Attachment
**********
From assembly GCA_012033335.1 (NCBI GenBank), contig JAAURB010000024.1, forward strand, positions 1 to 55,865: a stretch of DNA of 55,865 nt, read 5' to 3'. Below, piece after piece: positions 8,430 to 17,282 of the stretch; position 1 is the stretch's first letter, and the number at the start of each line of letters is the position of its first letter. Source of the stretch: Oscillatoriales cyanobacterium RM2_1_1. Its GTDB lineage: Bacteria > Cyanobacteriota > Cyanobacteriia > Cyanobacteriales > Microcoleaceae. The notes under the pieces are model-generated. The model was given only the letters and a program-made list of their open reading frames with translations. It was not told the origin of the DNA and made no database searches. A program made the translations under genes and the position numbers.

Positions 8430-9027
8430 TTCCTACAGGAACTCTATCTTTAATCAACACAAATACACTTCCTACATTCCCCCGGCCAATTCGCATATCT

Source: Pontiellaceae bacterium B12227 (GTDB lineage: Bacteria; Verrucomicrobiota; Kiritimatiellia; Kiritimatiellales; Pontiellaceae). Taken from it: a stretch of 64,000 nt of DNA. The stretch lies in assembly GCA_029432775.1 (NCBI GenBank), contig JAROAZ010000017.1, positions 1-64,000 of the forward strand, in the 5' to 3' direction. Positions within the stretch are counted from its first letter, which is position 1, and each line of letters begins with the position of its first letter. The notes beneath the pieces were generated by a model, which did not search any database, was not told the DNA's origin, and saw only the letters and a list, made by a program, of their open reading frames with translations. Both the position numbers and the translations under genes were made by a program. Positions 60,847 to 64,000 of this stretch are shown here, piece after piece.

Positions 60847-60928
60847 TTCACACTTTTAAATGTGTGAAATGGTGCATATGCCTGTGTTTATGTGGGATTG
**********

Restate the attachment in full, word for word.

From assembly GCA_012033335.1 (NCBI GenBank), contig JAAURB010000024.1, forward strand, positions 1 to 55,865: a stretch of DNA of 55,865 nt, read 5' to 3'. Below, piece after piece: positions 8,430 to 17,282 of the stretch; position 1 is the stretch's first letter, and the number at the start of each line of letters is the position of its first letter. Source of the stretch: Oscillatoriales cyanobacterium RM2_1_1. Its GTDB lineage: Bacteria > Cyanobacteriota > Cyanobacteriia > Cyanobacteriales > Microcoleaceae. The notes under the pieces are model-generated. The model was given only the letters and a program-made list of their open reading frames with translations. It was not told the origin of the DNA and made no database searches. A program made the translations under genes and the position numbers.

Positions 8430-9027
8430 TTCCTACAGGAACTCTATCTTTAATCAACACAAATACACTTCCTACATTCCCCCGGCCAATTCGCATATCT

Source: Pontiellaceae bacterium B12227 (GTDB lineage: Bacteria; Verrucomicrobiota; Kiritimatiellia; Kiritimatiellales; Pontiellaceae). Taken from it: a stretch of 64,000 nt of DNA. The stretch lies in assembly GCA_029432775.1 (NCBI GenBank), contig JAROAZ010000017.1, positions 1-64,000 of the forward strand, in the 5' to 3' direction. Positions within the stretch are counted from its first letter, which is position 1, and each line of letters begins with the position of its first letter. The notes beneath the pieces were generated by a model, which did not search any database, was not told the DNA's origin, and saw only the letters and a list, made by a program, of their open reading frames with translations. Both the position numbers and the translations under genes were made by a program. Positions 60,847 to 64,000 of this stretch are shown here, piece after piece.

Positions 60847-60928
60847 TTCACACTTTTAAATGTGTGAAATGGTGCATATGCCTGTGTTTATGTGGGATTG